Costa Rica 0.84
Chile 0.35
Argentina 0
Venezuela 0
Paraguay -0.08
Ecuador -0.13
Brazil -0.15
Panama -0.32
Colombia -0.65
Bolivia -0.69
Uruguay -1.08
Honduras -1.18
Mexico -1.64
Dominican Republic -1.93
Guatemala -2.00
Peru -2.69
Nicaragua -3.13
Cuba -3.64
Haiti -4.12
El Salvador -8.44
Puerto Rico -8.93

https://www.cia.gov/library/publicat...elds/2112.html

In small countries such as Costa Rica, massive illegal immigration from a neighboring country can only take a couple of decades to change the population dynamics of the receiving country. For example, the decades old migration flow in the Guanacaste peninsula, on the Pacific coast of Costa Rica, has turn that place into practically an extension of Nicaragua. The Nicaraguan presence there is so strong that it actually feels more like Nicaragua than Costa Rica.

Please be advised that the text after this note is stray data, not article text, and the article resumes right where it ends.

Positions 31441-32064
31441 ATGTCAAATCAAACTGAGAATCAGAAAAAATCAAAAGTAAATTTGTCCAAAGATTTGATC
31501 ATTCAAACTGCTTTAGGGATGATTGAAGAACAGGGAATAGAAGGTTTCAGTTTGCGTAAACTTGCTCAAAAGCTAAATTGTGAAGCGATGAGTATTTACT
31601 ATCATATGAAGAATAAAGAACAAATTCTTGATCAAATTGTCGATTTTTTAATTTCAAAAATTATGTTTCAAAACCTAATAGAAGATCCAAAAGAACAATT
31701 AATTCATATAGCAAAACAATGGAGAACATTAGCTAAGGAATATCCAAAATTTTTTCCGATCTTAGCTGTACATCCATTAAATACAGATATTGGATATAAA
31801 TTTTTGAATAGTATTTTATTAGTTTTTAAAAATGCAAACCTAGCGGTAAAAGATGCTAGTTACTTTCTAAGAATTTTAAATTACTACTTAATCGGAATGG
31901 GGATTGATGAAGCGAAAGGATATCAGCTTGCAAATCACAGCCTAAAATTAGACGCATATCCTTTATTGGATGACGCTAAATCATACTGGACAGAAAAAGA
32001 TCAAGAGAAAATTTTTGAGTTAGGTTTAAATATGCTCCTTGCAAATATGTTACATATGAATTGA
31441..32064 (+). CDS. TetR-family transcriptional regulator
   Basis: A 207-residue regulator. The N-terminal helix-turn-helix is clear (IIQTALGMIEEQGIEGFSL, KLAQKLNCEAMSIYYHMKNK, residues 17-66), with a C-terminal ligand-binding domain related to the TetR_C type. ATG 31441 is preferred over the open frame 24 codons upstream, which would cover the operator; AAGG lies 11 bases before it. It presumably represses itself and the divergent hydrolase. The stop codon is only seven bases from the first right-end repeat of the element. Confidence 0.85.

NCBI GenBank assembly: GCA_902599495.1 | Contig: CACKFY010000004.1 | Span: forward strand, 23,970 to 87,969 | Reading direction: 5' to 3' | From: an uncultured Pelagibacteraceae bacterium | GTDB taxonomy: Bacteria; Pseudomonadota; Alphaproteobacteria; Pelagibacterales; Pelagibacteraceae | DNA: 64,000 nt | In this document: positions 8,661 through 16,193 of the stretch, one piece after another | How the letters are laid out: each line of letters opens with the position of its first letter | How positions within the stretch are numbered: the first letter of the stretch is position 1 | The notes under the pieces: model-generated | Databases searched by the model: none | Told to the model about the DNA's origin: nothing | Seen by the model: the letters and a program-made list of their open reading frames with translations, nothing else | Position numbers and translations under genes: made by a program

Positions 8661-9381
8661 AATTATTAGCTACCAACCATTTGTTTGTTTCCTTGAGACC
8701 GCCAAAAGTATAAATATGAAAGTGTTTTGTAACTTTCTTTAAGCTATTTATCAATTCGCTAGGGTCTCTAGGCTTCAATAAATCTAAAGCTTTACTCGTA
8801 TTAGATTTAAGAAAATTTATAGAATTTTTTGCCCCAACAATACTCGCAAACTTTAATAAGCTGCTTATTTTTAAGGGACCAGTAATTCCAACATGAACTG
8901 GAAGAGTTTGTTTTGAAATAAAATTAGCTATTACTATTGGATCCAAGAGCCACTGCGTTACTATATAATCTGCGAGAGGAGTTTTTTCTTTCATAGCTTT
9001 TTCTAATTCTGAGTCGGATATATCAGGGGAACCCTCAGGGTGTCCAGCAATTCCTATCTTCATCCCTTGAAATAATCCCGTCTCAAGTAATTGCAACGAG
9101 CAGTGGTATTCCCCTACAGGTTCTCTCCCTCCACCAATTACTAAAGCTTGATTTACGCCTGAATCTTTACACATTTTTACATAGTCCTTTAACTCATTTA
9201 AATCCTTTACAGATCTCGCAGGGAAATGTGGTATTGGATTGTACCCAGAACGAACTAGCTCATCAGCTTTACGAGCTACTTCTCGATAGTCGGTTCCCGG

Also, as is often the case in large illegal migration groups, probably more than a few Nicaraguan immigrants try to pass as Costa Ricans. Most foreigners would probably fall for it, but local Costa Ricans (as do local people anywhere on earth) are quick to pick up on the mannerisms that distinguishes their truly local people vs those of recent migration waves or that are migrants themselves.

The only foreigners (tourists or expats) that could probably be able to say if the population dynamics has suffered a shift are those that either have been living there for decades and witnessed the change or those that traveled there a long time ago and recently visited again. These last ones will definitely notice the change because in their memories is the Costa Rica they visited 20 or 30 years ago and suddenly they find themselves with the 'new' Costa Rica.